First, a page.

Professor Andrew Gross noted that a minute ago, Mr. Boyle talked about classification schemes as national classifications. For many years, he advocated that we compare ourselves to other schools and so he is asking Mr. Boyle, in a couple of sentences, if he could give the Senate an idea whether the numbers we have compare roughly to other similar state universities or not.
Mr. Boyle replied that he did not have that information with him but he could easily get it. At the last Senate meeting, the material that Professor Sam Richmond distributed did compare us to four other state universities in the area but we can get it for all of them and we can get it for probably the 13 peers. In what was distributed at the last meeting, we are better than Youngstown and Akron – by far better than Akron and a little behind Kent in terms of the area we are in now.
An unidentified Senator inquired if these expenditures were on a student full-time equivalent basis particularly in line 01. Mr. Boyle said that he does it particularly in his area where he has a lot of comparative stuff in operations and maintenance which is the area he is responsible for and he just did that financial figure for operations and maintenance. The national figures show about $1700 expenditure for FTE for operation and maintenance and we are at $1500 and change at Cleveland State. So at least we are well below the national figures. He could get comparatives for the rest of it. He just received the operations & maintenance stuff yesterday, but he can get those figures for all of them. He doesn’t have it in front of him, but he can get it and share it.
Professor Edward Thomas asked if Mr. Boyle has to compute financial ratios for the State. Mr. Boyle responded that he did. Professor Thomas inquired how we are on those ratios compared to other schools. Mr. Boyle replied that Mr. Brian Cook could share that information but he knows that in the SB 6 ratio, the one we were concerned about which was the overall, we were at 3.6% last time up from 3.4% the year before even though we floated $50 million worth of debt which does have an impact. The factors that go into that are your debt to surplus ratios, your profit so to speak to expense ratio, the net income ratio, the equity to debt ratio, and he couldn’t remember the last one. Mr. Boyle commented that five is a perfect score. We have hovered between 3.2 and 3.8 in the last several years. He reported that Akron is way below us because they have a lot of debt. There are a couple of institutions at 4.0 or so but we are in the upper half for sure; 1.75 is where you are on the wash list so we are in great shape with that.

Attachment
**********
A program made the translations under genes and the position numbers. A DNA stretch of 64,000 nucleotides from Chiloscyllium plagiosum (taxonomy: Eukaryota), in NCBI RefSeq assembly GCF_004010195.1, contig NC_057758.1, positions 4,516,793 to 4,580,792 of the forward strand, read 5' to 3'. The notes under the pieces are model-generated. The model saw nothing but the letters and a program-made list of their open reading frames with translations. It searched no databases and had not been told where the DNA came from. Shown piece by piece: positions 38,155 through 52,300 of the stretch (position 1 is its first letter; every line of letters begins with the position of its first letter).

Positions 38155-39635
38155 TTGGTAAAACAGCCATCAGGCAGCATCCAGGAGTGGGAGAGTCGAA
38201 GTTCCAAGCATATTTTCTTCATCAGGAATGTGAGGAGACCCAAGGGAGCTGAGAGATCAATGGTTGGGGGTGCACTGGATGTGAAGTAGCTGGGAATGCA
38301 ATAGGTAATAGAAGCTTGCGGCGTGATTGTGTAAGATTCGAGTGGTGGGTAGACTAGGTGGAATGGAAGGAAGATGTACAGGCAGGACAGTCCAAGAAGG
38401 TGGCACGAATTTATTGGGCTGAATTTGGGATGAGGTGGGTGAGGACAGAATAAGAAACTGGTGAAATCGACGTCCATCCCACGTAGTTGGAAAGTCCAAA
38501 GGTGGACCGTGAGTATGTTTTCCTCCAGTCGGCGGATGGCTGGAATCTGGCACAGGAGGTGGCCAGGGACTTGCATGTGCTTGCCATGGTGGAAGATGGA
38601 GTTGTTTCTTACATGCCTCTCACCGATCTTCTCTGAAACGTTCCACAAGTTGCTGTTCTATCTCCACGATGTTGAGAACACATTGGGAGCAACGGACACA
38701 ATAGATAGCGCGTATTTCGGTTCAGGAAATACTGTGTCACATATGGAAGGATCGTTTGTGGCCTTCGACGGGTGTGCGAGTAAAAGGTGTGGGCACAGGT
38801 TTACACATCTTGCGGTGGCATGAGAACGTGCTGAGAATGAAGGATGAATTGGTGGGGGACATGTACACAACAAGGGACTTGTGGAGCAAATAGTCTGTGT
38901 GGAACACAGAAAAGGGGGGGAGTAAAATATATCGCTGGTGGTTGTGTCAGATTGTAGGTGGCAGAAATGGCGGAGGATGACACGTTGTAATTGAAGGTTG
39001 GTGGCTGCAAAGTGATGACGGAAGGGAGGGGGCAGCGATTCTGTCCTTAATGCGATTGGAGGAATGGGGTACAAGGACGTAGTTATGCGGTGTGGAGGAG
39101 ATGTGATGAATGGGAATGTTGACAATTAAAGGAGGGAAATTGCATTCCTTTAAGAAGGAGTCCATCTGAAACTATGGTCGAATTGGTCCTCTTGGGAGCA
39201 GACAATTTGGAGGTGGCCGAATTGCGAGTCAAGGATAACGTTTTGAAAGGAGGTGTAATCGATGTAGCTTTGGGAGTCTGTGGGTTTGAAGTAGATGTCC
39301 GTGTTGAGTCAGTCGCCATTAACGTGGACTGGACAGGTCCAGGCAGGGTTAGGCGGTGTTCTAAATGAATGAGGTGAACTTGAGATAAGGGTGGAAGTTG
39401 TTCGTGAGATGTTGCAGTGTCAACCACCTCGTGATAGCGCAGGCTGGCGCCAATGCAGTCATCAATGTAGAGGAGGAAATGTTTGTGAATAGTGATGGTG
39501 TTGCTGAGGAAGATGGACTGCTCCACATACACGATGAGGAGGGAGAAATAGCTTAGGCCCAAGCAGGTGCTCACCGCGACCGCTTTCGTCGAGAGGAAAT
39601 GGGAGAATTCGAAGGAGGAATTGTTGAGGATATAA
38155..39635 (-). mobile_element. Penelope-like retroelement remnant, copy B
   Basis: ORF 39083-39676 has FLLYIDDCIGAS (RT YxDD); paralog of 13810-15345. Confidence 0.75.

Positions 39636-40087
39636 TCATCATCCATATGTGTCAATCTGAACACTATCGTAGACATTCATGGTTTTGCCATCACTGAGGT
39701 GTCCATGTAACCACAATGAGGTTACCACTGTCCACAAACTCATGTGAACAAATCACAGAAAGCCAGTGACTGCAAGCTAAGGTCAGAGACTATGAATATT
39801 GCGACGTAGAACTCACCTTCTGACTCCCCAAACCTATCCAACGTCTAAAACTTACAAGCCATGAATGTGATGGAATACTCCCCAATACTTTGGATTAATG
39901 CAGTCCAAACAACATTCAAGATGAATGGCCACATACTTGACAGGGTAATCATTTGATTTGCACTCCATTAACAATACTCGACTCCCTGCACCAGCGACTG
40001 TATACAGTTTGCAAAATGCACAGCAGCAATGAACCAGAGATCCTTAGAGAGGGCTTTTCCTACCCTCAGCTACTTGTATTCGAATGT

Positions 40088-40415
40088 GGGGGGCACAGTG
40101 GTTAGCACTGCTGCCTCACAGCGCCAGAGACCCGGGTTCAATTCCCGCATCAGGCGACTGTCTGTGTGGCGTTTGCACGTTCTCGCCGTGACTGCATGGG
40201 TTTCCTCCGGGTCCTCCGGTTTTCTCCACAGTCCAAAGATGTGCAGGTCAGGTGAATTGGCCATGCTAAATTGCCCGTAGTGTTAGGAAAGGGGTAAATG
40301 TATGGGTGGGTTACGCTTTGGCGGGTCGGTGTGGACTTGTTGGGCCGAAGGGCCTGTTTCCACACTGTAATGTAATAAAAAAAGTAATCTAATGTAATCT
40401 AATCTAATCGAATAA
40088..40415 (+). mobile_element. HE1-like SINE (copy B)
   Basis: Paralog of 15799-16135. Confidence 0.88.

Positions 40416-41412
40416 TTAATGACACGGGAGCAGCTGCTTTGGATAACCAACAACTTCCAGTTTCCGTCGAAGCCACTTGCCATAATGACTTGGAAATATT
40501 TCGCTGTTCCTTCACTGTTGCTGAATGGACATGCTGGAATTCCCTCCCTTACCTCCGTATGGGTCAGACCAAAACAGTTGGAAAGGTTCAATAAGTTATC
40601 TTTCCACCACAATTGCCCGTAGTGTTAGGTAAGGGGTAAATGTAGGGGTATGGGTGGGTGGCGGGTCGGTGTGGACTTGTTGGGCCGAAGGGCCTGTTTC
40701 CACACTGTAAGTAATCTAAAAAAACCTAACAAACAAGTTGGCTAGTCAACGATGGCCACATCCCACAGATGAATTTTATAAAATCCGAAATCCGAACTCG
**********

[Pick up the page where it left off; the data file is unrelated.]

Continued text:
Senate President Konangi reported that President Michael Schwartz is not here now, and that he would be late because he had a conference call to attend to so we will skip his report.
Senate President Konangi asked for a motion to receive all of the annual reports of the Senate standing committees. It was moved and seconded to receive all of the Annual Reports.
Senate President Konangi asked if there was any discussion on the various annual reports submitted by the standing committees. There being no discussion on the reports, Senate President Konangi asked the Senate to vote on receiving all of the reports. The Senate received Annual Reports from the following standing committees:
Senate President Vijay Konangi informed the Senate that this is his last Senate meeting because he has accepted an administrative position. He will now be excommunicated from Faculty Senate. He thanked everyone on Faculty Senate and said that he did enjoy his three years as the Senate President. He commented that there are several times when you are faced with a problem and you don’t know how to deal with it but there is always somebody to help you. You contact faculty colleagues and someone comes along and says, hey, this is the way to do it, and you find a way through it.
Senate President Vijay Konangi announced that Professor Mieko Smith will serve as Senate President during the summer and the Senate will hold elections early in the fall. Dr. Konangi thanked Senate Vice President Mieko Smith and Senate Secretary Susan Hill and of course Ms. Violet Lunder who really runs the Senate, for their help.
Dr. Konangi announced that Provost Chin Kuo is hosting a reception following the meeting.
There being no further business, the meeting adjourned at 3:50 P.M.
Susan E. Kogler Hill
Faculty Senate Secretary